ICONIC department stores have disappeared from the town centre in recent years.

The former Beales and House of Fraser sites remain boarded up and empty.

Other big-name retailers to have closed for good include H&M, Wilko and Lidl.

Businesses have been dealt blow after blow having struggled through the Covid pandemic and now the cost-of-living crisis.

The Tory MP for Bournemouth West, Conor Burns, previously said that in the town centre, there was a sense the beach is increasingly “the jewel in a place that no longer has a crown”.

But now, shoppers and residents have now voiced their views and suggestions as to how to reverse the fortunes of the declining high street.

Bournemouth Echo: Sarah MartinSarah Martin (Image: Daily Echo)

Sarah Martin, 60, a composer from Bournemouth, said: “It's sad to have seen the change in Bournemouth over the last few years.

“It's been happening very gradually, I suppose, over a long time, but we've noticed it a lot more, obviously, in recent years.

“It's probably down to many things, really. I think we just try ourselves to support our local shops in the area that we live, and we feel in a way that's the best contribution that we can make at the moment is to try to do that.”


Her husband, Graham a 65-year-old artist, added: “I think it's very sad. An awful lot of people are obviously struggling. The economy at the moment is in a bit of a mess.

“I think the government has a lot to answer for. I think a lot of what's happening should have been seen coming.

“Unfortunately, there are high-interest rates because of the inflation that is killing people.

“Literally, people have got so little money in their pockets because of that and unfortunately, I think there is a little bit of economic gloom still ahead of us.

Bournemouth Echo: Graham MartinGraham Martin (Image: Daily Echo)

He added: “I think it's within the power of the council to regenerate this area. It can be done. It just needs regeneration, imagination.

“Bournemouth is one of Britain's favourite seaside towns, and what's this doing at the moment for the tourists?

Mayra Lopez is originally from the Canary Islands but ‘arrived in Bournemouth seven years ago’.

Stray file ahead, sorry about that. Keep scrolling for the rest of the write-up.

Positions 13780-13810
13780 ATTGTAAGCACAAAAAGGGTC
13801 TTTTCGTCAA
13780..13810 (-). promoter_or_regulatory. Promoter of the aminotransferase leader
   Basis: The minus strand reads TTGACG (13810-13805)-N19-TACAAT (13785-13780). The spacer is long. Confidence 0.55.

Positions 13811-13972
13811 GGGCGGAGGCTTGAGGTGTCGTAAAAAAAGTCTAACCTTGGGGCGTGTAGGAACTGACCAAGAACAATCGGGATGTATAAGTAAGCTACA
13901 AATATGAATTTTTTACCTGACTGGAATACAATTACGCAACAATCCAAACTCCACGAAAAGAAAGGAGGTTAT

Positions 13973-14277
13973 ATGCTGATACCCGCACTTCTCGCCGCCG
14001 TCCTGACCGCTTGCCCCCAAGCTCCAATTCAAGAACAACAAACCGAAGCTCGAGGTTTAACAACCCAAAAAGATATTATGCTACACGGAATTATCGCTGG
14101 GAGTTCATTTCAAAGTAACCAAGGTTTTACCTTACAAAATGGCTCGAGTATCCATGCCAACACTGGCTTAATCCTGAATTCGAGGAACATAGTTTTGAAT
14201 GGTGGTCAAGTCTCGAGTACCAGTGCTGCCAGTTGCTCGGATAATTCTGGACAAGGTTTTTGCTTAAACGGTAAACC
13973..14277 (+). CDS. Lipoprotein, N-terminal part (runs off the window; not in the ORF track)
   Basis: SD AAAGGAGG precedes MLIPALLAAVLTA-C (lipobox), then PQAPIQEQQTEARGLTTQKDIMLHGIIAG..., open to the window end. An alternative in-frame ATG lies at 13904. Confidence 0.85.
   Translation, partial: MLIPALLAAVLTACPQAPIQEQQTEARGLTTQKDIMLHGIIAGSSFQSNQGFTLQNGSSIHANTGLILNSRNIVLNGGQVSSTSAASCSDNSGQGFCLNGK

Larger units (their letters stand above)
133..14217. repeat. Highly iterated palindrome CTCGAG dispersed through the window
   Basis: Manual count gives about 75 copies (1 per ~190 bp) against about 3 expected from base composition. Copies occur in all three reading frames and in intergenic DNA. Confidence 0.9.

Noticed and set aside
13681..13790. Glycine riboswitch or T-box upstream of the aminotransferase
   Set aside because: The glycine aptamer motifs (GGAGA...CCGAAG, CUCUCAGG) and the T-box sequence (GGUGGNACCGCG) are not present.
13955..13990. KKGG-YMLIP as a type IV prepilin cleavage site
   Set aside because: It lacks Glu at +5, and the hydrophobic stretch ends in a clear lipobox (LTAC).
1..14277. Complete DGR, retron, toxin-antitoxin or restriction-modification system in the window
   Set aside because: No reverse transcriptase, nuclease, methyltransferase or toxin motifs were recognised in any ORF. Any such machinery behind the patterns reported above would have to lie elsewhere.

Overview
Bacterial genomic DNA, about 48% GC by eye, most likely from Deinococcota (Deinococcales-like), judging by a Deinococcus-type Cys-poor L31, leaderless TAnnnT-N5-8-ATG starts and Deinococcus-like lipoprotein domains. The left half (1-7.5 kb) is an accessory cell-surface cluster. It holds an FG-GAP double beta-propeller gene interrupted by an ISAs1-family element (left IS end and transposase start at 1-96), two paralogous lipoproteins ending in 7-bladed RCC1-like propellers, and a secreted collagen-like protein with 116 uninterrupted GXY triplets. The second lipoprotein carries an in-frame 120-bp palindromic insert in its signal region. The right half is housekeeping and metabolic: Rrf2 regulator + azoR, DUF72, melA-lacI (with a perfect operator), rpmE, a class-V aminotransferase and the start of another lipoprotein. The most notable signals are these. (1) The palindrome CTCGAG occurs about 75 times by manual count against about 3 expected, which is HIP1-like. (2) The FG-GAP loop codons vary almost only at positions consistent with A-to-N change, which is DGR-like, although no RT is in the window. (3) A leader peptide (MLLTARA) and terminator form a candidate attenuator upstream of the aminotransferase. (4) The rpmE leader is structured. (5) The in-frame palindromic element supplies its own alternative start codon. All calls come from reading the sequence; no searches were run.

The 30-year-old said the town is ‘not like it used to be’ and described it as sad and upsetting.

Before, she said: “It was amazing because it was full of good vibes and people smiling, there were a lot of shops and a lot of options. Right now, there is nothing here now you just see people doing drugs, drunk people.”

Mayra thinks one of the solutions is ‘just to put down the rent a little bit’.

Bournemouth Echo: Mayra LopezMayra Lopez (Image: Mayra Lopez)

She believes the only reason people come to the town centre is for the beach.

Mayra added: “There could be a proper shopping centre where there is more options to buy different things and to enjoy it and do different stuff.

Meanwhile, Joaquim Soares, 76, a hospitality worker, also believes landlords should slash their rent rates.

He said: “Well, it is quite clear that the property the shops are in belongs to somebody else and the shops have to pay quite a few thousand pounds a year to stay there.

“Due to the difficulties with Covid, the business has gone completely down.

“The shops struggle to get money to pay for rent so they have to close as they can't afford to stay there.

“You come to the town centre and you find quite a few shops are closed now, so it's not nice, but it will be nice if the owners of the properties put down the rent down a bit for companies to be there.

“I think things will improve, hopefully, but it will take a few more years.

“The solution is for the owners of the property to put the rent down for people to be able to pay.

"If a few more shops close then the owners of the properties will wake up and say ‘oh come on, let's put the prices down.’

“It doesn't look nice, people have to close because the owners of the properties are very greedy."

Bournemouth Echo: Joaquim SoaresJoaquim Soares (Image: Daily Echo)

Christine Praoline, 65, a retired care worker from Ensbury Park said when there were Beales and Debenhams stores ‘it was much better’.

“A lot of my friends don't come down here now because they said there's Primark and some cafes but there's nothing else there so they go to Castlepoint,” she said.

Christine Jones, 64, sewing machinist from Boscombe, believes there should be more independent little shops, not just coffee shops and more money spent on the town.

She said: “I realise that with the [economy] all the big names are coming out, but Bournemouth is so diverse with lots of different people, money spent on the front is great but you need something to attract people in, not just takeaways and fast food, you need something else.”

Bournemouth Echo: Kirsten JonesKirsten Jones (Image: Daily Echo)

Kirsten Jones, a 19-year-old store assistant, said she doesn’t often go to the town centre and tends to go to CastlePoint Shopping Centre instead.

She said: “There is just not a lot to do. I get bored after I go to two shops and then I want to go home, it’s a waste of money coming here and then going home.”

She thinks more shops would bring ‘a lot more tourists’ and that there should be more things for families to do.

The Daily Echo has been speaking to residents, shopkeepers, councillors and more concerning the state of the high street.
Scores of shops have closed for good, meanwhile, big-name retailers have moved elsewhere.
Bournemouth has been described as the jewel of the south coast, but what does the future hold?
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